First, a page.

"Interesting and important . . . The reader of Williams's revealing study cannot help concluding that, ultimately, the federal system and the courts were institutional roadblocks that contributed very significantly to the collapse of Reconstruction."
—American Historical Review
"An accessible account of this significant episode. The work skillfully draws upon the wider literature of Reconstruction race relations, using these trials to illuminate broader legal and constitutional issues. . . . Provides an excellent microcosm of the constitutional issues of Reconstruction, illuminating how they intersected with the wider social and political developments of the era."
—Law and History Review
It is remarkable that the most serious intervention by the federal government to protect the rights of its new African American citizens during Reconstruction (and well beyond) has not, until now, received systematic scholarly study.
In The Great South Carolina Ku Klux Klan Trials
, Lou Falkner Williams presents a comprehensive account of the events following the Klan uprising in the South Carolina piedmont in the Reconstruction era. It is a gripping story--one that helps us better understand the limits of constitutional change in post-Civil War America and the failure of Reconstruction.
The South Carolina Klan trials represent the culmination of the federal government's most substantial effort during Reconstruction to stop white violence and provide personal security for African Americans. Federal interventions, suspension of habeas corpus in nine counties, widespread undercover investigations, and highly publicized trials resulting in the conviction of several Klansmen are all detailed in Williams's study.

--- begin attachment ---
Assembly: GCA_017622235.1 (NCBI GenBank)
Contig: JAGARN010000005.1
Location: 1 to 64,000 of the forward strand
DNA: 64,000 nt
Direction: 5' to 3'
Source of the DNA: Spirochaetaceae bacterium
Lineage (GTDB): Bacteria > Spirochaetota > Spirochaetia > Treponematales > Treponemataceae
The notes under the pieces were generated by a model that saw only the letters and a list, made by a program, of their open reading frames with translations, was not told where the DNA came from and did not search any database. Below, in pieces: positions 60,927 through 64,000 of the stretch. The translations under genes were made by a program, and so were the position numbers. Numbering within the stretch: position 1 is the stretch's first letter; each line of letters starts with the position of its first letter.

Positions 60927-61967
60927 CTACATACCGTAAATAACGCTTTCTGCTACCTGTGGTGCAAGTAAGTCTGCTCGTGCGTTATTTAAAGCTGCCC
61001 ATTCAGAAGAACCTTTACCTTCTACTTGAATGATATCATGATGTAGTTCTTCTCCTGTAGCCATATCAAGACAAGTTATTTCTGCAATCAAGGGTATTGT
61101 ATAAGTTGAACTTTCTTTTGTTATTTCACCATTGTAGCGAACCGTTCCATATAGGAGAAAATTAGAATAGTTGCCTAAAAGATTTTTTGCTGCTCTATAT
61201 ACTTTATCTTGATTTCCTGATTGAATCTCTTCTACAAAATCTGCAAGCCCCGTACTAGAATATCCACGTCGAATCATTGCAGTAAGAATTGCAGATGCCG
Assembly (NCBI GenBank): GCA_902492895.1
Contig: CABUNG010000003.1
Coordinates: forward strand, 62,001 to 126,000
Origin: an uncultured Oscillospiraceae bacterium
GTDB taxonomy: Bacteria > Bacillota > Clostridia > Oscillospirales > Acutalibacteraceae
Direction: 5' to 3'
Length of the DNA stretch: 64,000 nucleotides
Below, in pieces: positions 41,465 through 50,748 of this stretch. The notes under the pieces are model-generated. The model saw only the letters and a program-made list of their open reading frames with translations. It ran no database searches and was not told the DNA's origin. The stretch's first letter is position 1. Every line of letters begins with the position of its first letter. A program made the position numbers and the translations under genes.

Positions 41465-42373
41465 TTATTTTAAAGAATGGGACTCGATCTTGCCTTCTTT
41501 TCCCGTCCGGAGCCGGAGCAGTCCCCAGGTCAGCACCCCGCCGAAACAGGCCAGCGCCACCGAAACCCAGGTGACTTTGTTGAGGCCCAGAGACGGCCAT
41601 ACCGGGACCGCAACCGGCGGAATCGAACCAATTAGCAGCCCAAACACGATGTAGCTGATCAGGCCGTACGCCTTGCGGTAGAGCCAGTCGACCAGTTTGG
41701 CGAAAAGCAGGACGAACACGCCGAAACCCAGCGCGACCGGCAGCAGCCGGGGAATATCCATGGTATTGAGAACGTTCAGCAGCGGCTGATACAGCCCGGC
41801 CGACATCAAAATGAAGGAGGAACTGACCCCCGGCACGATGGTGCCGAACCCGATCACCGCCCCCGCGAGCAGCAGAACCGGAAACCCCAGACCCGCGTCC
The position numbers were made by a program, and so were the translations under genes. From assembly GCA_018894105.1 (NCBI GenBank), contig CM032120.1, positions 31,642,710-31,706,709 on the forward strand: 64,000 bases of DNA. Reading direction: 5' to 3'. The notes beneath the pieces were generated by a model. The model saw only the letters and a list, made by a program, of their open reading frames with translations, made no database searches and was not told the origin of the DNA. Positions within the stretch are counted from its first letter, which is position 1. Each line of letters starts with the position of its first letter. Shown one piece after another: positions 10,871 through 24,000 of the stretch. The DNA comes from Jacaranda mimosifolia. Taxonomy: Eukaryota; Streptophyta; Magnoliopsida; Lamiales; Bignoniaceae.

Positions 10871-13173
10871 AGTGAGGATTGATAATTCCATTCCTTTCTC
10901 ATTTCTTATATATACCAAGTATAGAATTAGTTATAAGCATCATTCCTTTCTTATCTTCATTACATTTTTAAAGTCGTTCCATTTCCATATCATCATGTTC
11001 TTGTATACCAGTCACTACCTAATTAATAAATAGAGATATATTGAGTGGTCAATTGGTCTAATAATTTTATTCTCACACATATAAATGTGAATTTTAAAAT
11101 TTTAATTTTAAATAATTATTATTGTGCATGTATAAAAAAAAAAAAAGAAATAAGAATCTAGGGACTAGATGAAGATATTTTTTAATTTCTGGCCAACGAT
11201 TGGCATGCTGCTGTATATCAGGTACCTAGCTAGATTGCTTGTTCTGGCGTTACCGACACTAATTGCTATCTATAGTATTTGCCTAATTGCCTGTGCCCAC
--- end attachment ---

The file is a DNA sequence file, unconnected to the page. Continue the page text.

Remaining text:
When the trials began, the Supreme Court had yet to interpret the Fourteenth Amendment and the Enforcement Acts. Thus the fourth federal circuit court became a forum for constitutional experimentation as the prosecution and defense squared off to present their opposing views. The fate of the individual Klansmen was almost incidental to the larger constitutional issues in these celebrated trials. It was the federal judge's devotion to state-centered federalism--not a lack of concern for the Klan's victims--that kept them from embracing constitutional doctrine that would have fundamentally altered the nature of the Union.
Placing the Klan trials in the context of postemancipation race relations, Williams shows that the Klan's campaign of terror in the upcountry reflected white determination to preserve prewar racial and social standards. Her analysis of Klan violence against women breaks new ground, revealing that white women were attacked to preserve traditional southern sexual mores, while crimes against black women were designed primarily to demonstrate white male supremacy.
Well-written, cogently argued, and clearly presented, this comprehensive account of the Klan uprising in the South Carolina piedmont in the late 1860s and early 1870s makes a significant contribution to the history of Reconstruction and race relations in the United States.